Precious fresh water, onboard

Preamble…. The original water maker (machine for making fresh, drinkable water from sea water) (or to give it its proper title ‘Reverse Osmosis Watermaker’) that was onboard TopCat, when we bought her, had seen better days…. well, let’s just say it was knackered (technical term) so this was disposed of last winter (2018) in Leros.

So for the past 2 seasons we have taken TopCat into a town quay each week to top up with water.  This is absolutely fine when it is just 2 of us, but when we have visitors it means we have to carefully plan I sailing around water availability and we have to seriously restrict everyone’s water usage.  Having our own ability to make fresh water will change this.  It means we won’t have to go into town quays, we will not have to buy and carry drinking water and we will have more water available because we will be able to make water whenever we want to! 

So finding a new system that was both affordable and big enough to be useful was our next challenge.   After a lot of research, phone calls, more research, checking the bank balance 

Fast forward to September 2019, Southampton Boat Show… several telephone calls and email conversations with Jim (good guy) from Sailfish Marine, presented an opportunity to purchase an Osmosea (made in Italy as quite a lot of today’s water makers are)

80 litre per hour (wow), running on 12 Volts (double wow with knobs on) (I’m getting quite excited at this point) at Boat Show prices (now very excited) which can be shipped to Greece (totally ecstatic).

So I placed the order and eagerly awaited delivery. Thanks to Jim everything went according to plan… despite nearly sinking on the way to Leros (us not the water maker) see blog 50… the package arrived!

Well, when I say package, I mean a pallet that took 2 of us to get it to the boat! Having unpacked the pallet and actually running through what we had bought, I was very happy! So we carefully carried each component onto the boat I could begin my planning process. Will this fit here? that will go there? and what the hell do we do with that? etc …. etc.

The original water maker had it’s own locker (cupboard) and I had planned that the new one would have the same luxury except we had bought a bigger unit than originally planned and so of course, it was a bit longer. However, a small hole into the adjacent locker would hopefully work and house the additional protrusion.

Having cut this strangely shaped hole through the bulkhead it slipped in a treat. So now time to begin the fitting of the feeder pump and filtration system. (So as to not bored you too rigid, I’ve left the explanation to the pics). These will be situated in the port engine room, so the fitting of all the pipes connecting the whole system is the next stage.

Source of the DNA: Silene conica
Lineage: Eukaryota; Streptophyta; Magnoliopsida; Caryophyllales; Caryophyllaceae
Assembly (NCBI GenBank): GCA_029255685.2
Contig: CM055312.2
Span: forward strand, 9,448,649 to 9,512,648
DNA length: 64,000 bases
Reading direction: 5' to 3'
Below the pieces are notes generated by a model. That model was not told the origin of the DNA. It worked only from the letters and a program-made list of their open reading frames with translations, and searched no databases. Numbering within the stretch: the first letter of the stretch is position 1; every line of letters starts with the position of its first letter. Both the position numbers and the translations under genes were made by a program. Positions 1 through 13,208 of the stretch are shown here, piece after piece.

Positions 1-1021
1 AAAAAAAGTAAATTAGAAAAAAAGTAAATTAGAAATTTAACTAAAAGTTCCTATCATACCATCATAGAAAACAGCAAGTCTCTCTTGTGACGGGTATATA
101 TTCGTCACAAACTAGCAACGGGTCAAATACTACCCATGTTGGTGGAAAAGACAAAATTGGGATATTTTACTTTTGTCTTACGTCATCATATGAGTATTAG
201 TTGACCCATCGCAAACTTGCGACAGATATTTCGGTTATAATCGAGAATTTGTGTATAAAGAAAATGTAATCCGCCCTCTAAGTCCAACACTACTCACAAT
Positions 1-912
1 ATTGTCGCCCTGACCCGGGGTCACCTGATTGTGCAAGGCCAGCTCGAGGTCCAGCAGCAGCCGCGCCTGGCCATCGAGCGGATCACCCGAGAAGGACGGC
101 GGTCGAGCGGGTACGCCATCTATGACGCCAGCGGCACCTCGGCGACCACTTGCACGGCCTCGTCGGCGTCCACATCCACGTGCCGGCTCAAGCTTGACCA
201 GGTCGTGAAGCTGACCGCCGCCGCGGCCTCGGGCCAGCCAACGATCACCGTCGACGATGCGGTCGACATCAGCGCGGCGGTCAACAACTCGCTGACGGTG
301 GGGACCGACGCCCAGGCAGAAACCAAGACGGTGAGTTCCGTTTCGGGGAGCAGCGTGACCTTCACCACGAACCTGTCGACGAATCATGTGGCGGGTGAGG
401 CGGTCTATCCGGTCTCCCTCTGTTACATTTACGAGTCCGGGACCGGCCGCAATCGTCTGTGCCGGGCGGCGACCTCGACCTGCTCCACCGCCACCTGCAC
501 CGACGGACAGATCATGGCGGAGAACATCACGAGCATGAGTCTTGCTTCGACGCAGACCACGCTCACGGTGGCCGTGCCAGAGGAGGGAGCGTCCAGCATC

It sounds easy but you can only begin to imagine the hours of cussing, swearing, and the odd expletive, that I’ve had to transmit during this delicate operation.

I try and make everything as easy and straightforward as possible, and I label everything as we go.  This way, it should be easy for anyone else to work with in the future.

The thing about water makers, is the process of removing the salt from seawater, apart from removing suspended debris like seaweed, plankton, fish, small children, etc., it also takes out any minerals so the water, although perfectly drinkable, does taste a bit odd, well, not what we are used to. So as part of the water maker installation we are fitting a mineralisation filter between the water maker and water tank.

This will make the water taste just like bottled mineral water! This means that we will no longer have to buy or carry to the boat and store packs of bottled water. We will be able to drink the water straight from the tap. This said, we won’t be running the water maker during our winter stay in a marina. You can only run it in clean sparkly seas,  the water in the Marina is dirty and not only will clog the filters quickly will not do the membranes (things that remove the salt) any good either.

There is usually a plentiful supply of fresh water on the pontoon but you never know if it’s fresh, brackish (contains some salt) (we find that the islands that have to import water by ship tend to have brackish water) or the state of the pipes and hoses. So we decided to also add a Dockside filtration system from our mate Jim at Sailfish (this arrived with the water maker).

This system consists of two 10” filter housings coupled together, one fitted with a 5 micron filter, the other a carbon filter, these take out all of the unpleasantries but it won’t take the salt out of brackish water, so I always taste the water before it goes into the tank so I know if we can drink the tank water or not.

To finish the water system onboard TopCat I’ve also fitted another 10” filter with a carbon cartridge by the fresh water pump to remove any bad tastes and odours that may occur from the stored water in the tank. We only have a tank capacity for about one week so storage is not usually a problem… I know, I’m obsessed with clean fresh water… but it is the most precious commodity we have onboard… apart from the gin!

We are Free to Sail 57

We are Free to Sail 57

We are back on anchor and free to sail.  (In the image above is the bay we are now sitting in). Well that is the theory anyway!  In reality we need to do another shop and we need to pick up a parcel that hasn’t arrived yet So in the meantime we can test all of our...

The Sunday Lunch Club 56

The Sunday Lunch Club 56

Overwintering on a boat in Samos Marina, on the beautiful Greek island of Samos could be quite a lonely affair if it wasn’t for the live-aboard community, let’s refer to them as the ‘exuberant partakers of the odd libation’.... so one naturally forms, The Sunday Lunch...


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